Rutter CM, Elashoff RM (1994) Analysis of longitudinal data: random coefficient regression modelUng. Stat Med 13:1211–1231PubMedCrossRefGoogle Scholar
  29. 29.
    DeMets DL, Lan KK (1994) Interim analysis: the alpha spending function approach. Stat Med 13:1341–1356PubMedCrossRefGoogle Scholar
  30. 30.
    Bemard GR, Vincent JL, Laterre PF, et al (2001) Efficacy and safety of recombinant human activated protein C for severe sepsis. N Engl J Med 344:699–709CrossRefGoogle Scholar
  31. 31.
    Edwards JD, Mayall RM (1998) Importance of the sampling site for measurement of mixed venous oxygen saturation in shock. Crit Care Med 26:1356–1360PubMedCrossRefGoogle Scholar
  32. 32.
    Krafft P, Steltzer H, Hiesmayr M, et al (1993) Mixed venous oxygen saturation in critically ill septic shock patients. The role of defined events. Chest 103:900–906PubMedCrossRefGoogle Scholar
  33. 33.
    Lee J, Wright F, Barber R, Stanley L (1972) Central venous oxygen saturation in shock: a study in man. Anesthesiology 36:472–478PubMedCrossRefGoogle Scholar
  34. 34.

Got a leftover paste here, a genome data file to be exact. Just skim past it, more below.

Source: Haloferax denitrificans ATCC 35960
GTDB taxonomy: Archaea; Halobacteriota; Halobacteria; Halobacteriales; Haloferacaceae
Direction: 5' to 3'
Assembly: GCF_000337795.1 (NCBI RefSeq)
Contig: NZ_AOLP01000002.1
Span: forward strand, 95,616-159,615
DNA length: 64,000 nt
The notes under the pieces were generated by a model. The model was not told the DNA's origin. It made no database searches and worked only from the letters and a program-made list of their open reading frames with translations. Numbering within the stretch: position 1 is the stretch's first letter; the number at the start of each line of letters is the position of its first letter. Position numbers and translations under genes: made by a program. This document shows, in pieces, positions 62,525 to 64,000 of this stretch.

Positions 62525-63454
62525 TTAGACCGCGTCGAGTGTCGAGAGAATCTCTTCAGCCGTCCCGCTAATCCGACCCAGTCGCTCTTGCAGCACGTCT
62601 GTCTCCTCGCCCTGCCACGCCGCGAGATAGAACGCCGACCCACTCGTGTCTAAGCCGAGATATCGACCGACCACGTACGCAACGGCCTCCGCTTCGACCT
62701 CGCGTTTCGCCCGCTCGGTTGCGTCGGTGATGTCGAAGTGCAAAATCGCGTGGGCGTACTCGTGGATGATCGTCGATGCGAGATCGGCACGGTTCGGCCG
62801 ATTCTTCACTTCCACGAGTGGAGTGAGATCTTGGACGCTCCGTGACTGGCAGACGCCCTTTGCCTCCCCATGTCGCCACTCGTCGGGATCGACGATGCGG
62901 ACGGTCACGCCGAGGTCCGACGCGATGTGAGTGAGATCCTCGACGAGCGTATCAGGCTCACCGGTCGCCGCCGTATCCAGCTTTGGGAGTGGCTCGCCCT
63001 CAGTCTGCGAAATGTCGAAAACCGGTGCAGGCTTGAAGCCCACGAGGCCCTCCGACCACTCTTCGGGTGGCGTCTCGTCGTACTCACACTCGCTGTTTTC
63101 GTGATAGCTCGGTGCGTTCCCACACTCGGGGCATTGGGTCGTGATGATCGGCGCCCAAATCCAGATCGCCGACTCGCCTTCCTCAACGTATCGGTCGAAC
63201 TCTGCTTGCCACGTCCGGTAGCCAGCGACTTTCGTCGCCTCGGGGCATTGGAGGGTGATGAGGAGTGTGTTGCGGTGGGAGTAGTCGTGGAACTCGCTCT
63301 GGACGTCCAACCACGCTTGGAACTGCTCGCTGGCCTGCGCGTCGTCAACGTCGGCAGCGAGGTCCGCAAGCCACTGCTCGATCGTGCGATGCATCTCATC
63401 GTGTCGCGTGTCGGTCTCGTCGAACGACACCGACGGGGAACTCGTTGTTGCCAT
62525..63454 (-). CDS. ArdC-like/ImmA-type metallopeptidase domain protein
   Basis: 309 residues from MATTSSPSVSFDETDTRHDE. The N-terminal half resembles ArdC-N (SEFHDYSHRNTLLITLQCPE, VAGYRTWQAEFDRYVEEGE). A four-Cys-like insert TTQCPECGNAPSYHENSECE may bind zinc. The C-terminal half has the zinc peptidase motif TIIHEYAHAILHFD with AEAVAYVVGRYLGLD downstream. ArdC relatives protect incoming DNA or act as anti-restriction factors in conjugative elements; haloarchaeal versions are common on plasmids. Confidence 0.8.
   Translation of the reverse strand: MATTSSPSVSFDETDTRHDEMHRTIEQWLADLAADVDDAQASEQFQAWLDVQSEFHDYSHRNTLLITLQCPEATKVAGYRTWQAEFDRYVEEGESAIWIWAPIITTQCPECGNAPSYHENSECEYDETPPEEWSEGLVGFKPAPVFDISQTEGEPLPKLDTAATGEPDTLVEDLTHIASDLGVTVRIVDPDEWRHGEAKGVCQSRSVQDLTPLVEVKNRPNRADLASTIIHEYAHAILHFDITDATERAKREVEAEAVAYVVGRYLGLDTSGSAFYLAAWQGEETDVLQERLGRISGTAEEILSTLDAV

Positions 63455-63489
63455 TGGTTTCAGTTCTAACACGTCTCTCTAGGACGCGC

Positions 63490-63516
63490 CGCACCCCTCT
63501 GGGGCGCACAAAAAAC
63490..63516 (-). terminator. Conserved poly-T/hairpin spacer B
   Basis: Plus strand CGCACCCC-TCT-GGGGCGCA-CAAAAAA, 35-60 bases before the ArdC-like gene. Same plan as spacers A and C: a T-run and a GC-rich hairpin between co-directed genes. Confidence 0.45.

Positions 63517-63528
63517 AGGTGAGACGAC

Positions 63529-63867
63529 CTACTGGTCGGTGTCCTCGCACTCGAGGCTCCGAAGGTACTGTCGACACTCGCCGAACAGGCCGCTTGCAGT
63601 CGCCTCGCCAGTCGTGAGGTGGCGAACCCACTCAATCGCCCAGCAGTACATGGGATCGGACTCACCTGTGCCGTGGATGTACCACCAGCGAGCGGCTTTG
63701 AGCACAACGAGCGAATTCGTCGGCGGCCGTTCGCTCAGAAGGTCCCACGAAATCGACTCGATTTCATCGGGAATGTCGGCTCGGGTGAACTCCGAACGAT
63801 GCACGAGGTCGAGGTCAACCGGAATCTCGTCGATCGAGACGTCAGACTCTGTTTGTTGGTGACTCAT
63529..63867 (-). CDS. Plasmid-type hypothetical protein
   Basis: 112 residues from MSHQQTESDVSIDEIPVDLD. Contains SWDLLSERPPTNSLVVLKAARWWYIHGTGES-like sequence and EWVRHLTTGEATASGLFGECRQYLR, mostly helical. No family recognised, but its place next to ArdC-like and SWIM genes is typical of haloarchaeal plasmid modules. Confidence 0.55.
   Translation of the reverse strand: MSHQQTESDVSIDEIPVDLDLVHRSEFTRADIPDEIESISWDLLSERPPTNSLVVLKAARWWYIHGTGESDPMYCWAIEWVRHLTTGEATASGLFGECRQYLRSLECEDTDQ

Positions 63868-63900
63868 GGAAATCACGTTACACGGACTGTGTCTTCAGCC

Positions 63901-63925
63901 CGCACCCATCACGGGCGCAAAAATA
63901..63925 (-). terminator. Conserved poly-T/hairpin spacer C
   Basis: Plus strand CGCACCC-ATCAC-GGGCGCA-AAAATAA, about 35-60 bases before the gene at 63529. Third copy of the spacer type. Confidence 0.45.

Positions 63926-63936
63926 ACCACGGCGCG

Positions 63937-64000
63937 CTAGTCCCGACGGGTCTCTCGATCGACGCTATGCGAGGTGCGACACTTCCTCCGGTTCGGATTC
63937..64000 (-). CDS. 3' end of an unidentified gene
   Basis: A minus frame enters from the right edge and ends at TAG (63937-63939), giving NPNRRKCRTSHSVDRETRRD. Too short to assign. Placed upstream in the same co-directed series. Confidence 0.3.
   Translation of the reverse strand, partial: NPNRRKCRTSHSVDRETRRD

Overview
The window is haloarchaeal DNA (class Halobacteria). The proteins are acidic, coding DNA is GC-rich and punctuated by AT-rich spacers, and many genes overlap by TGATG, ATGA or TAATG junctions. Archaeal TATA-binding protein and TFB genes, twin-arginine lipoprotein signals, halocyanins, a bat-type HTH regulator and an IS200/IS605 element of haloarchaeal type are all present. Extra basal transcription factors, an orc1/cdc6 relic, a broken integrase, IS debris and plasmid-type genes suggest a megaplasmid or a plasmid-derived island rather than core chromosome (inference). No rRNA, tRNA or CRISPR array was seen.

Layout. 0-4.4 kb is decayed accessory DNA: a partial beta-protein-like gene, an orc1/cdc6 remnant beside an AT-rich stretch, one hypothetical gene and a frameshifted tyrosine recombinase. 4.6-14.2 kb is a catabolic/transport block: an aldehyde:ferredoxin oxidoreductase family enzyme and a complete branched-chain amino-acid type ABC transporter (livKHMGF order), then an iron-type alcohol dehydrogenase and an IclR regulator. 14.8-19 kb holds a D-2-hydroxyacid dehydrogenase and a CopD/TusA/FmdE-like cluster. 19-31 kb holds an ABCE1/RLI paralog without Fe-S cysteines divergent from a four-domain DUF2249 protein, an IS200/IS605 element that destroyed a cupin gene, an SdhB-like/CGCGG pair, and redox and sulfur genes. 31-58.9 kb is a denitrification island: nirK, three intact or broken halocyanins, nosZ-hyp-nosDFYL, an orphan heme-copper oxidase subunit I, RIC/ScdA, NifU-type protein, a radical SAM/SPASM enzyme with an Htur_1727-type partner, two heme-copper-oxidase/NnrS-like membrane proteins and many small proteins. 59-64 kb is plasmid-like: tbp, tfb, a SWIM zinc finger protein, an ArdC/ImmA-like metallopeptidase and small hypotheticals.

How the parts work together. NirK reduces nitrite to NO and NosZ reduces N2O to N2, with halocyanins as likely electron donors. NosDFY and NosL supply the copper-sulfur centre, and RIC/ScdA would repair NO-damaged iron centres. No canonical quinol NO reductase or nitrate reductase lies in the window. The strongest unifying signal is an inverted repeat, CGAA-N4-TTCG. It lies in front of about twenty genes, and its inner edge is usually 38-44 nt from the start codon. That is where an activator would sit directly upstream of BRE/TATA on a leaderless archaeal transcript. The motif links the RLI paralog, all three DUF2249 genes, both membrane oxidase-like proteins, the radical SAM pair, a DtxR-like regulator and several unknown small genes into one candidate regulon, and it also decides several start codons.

Scheinman MM, Brown MA, Rapaport E (1969) Critical assessment of use of central venous oxygen saturation as a mirror of mixed venous oxygen in severely ill cardiac patients. Circulation 40:165–172PubMedCrossRefGoogle Scholar
  35. 35.
    Dahn MS, Lange MP, Jacobs LA (1988) Central mixed and splanchnic venous oxygen saturation monitoring. Intensive Care Med 14:373–378PubMedCrossRefGoogle Scholar
  36. 36.
    Heisehnan D, Jones J, Cannon L (1986) Continuous monitoring of mixed venous oxygen saturation in septic shock. J Clin Monit 2:237–245PubMedCrossRefGoogle Scholar
  37. 37.
    McCaig LF, Burt CW (2001) National Hospital Ambulatory Medical Care Survey: 1999 emergency department summary. Adv Data 1–36Google Scholar
  38. 38.
    Nelson M, Waldrop RD, Jones J, Randall Z (1998) Critical care provided in an urban emergency department. Am J Emerg Med 16:56–59PubMedCrossRefGoogle Scholar
  39. 39.
    Frank ED (1967) A shock team in a general hospital. Anesth Analg 46:740–745PubMedCrossRefGoogle Scholar
  40. 40.
    Dellinger RP (1996) Fundamental critical care support: another merit badge or more? (editorial). Crit Care Med; 24:556–557PubMedCrossRefGoogle Scholar

Copyright information

© Springer-Verlag Italia 2003

Authors and Affiliations

  • E. Rivers
  • B. Nguyen
  • S. Havstad

There are no affiliations available

Personalised recommendations